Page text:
Having decided that Harmon and Sager have standing, we now must decide whether the affidavit is valid. The Supreme Court has recently reformulated the standard for testing the validity of an affidavit used to support a warrant. In Illinois v. Gates, 462 U.S. 213, 103 S.Ct. 2317, 76 L.Ed.2d 527 (1983), the Supreme Court abandoned the two-pronged test of Aguilar v. Texas, 378 U.S. 108, 114, 84 S.Ct. 1509, 1514, 12 L.Ed.2d 723 (1964), and Spinelli v. United States, 393 U.S. 410, 415-16, 89 S.Ct. 584, 588-89, 21 L.Ed.2d 637 (1969). The Court instead adopted a more fluid analysis, taking the "totality of the circumstances" into consideration. An informant's "veracity" and "basis of knowledge," formerly analyzed independently, are now "better understood as relevant considerations in the totality of circumstances analysis." Gates, 103 S.Ct. at 2329. "The task of the issuing magistrate is simply to make a practical, common-sense decision whether, given all the circumstances set forth in the affidavit before him, including the 'veracity' and 'basis of knowledge' of persons supplying hearsay information, there is a fair probability that contraband or evidence of a crime will be found in a particular place." Id. at 2332.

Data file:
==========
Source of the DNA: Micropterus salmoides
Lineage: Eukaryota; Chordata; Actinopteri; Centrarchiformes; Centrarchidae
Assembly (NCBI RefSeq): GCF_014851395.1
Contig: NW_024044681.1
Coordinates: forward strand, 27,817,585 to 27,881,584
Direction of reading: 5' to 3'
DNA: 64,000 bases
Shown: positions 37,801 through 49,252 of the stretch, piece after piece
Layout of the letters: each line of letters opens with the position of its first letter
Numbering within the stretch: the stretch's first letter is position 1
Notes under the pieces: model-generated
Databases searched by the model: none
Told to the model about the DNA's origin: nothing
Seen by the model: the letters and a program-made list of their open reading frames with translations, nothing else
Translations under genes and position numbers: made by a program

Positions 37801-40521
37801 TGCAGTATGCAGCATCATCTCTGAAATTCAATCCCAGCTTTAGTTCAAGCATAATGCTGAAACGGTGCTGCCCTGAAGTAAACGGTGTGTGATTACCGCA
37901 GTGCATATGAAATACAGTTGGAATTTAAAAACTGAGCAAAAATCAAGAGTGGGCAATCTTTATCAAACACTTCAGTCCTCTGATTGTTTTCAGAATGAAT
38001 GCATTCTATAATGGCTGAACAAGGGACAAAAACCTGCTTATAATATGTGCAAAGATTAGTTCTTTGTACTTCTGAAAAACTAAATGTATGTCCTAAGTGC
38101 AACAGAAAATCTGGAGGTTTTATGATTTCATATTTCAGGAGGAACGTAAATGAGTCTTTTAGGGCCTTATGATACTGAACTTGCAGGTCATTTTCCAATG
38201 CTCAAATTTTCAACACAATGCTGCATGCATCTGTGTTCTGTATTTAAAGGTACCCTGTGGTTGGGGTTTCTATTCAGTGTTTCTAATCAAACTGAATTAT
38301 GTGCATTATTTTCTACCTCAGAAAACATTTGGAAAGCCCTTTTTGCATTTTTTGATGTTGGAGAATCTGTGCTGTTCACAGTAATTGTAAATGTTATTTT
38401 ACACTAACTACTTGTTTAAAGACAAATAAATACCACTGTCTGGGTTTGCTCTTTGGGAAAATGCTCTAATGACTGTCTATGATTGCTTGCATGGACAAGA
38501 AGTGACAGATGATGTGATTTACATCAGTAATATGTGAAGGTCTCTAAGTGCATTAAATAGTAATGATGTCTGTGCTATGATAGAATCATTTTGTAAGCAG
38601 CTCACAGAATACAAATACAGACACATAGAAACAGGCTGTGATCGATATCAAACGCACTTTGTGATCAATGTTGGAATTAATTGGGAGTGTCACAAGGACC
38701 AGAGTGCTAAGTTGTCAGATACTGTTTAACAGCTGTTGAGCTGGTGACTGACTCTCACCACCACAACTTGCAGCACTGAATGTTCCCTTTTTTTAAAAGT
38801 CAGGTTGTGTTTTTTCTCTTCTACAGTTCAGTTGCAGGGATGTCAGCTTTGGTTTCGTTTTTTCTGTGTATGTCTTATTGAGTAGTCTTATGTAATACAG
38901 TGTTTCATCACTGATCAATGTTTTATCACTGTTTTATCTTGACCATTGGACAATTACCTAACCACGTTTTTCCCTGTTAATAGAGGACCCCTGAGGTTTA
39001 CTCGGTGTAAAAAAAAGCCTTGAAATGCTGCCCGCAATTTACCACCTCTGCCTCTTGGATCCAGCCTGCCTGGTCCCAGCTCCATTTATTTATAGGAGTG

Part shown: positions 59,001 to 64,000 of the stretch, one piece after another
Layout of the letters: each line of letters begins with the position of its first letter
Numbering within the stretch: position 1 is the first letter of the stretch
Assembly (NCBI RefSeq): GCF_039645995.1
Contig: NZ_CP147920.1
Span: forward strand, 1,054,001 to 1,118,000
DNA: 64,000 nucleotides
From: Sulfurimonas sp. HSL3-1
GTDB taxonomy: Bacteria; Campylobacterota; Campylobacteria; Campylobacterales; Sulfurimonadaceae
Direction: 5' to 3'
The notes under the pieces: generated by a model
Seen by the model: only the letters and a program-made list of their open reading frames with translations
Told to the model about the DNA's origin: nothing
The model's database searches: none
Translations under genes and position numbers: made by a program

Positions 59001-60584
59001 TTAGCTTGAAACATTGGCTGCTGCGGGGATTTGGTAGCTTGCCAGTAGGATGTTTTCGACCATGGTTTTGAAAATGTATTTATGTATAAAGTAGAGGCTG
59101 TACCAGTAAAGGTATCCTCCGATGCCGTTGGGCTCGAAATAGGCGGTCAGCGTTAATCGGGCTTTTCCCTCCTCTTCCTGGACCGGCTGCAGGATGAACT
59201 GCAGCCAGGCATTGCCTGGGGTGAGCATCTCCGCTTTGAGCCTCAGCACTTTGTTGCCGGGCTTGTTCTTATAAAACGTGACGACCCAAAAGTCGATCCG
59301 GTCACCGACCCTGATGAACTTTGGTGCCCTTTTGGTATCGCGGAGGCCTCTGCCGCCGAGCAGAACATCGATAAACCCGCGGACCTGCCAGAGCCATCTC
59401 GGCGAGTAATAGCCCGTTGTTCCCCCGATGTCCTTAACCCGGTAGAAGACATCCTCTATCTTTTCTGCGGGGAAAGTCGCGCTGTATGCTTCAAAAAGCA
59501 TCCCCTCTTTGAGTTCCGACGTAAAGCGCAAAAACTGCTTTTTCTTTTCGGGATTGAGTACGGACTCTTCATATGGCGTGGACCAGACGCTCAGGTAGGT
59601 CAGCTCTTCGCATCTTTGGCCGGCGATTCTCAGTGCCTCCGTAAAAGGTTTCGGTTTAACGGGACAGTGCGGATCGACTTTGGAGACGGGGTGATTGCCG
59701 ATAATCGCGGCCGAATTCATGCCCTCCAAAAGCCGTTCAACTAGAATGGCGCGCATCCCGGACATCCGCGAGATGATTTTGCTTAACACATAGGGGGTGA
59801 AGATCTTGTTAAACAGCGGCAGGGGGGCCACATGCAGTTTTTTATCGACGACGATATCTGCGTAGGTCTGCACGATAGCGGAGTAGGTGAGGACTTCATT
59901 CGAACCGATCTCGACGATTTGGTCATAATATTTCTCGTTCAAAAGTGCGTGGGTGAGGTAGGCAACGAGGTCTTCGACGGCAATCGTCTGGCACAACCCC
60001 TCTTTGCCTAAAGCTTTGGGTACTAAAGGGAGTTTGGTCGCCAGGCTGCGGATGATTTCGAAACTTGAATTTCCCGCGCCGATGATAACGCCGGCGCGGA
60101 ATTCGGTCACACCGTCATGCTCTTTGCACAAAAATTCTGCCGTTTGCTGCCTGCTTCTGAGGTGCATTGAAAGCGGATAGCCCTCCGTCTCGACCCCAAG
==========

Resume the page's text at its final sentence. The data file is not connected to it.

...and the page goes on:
The first question is whether the flexible rule of Gates is to be applied here, as opposed to the older, more formal requirements of Aguilar and Spinelli. Gates was decided on June 8, 1983, almost exactly two years after the issuance of the warrant at issue in this case. We hold that Gates does apply. Defendants argue that Gates was a clear break with past doctrine and therefore should not be retroactive, but they do not claim (nor could they plausibly do so) that they in any way relied to their detriment on the previous rules as to probable cause. Those rules govern the conduct of officers and courts, not of the public, and the officers are seeking retroactivity here, not resisting it. Defendants did not plan any of their own conduct in reliance on rules of law governing the requisite specificity of affidavits for search warrants. It is therefore not unfair to them to apply the new rule. In United States v. Doty, 714 F.2d 761 (8th Cir.1983), we applied Gates retroactively without discussing the retroactivity question. We now explicitly hold that it will be applied to all searches whether they took place before or after June 8, 1983.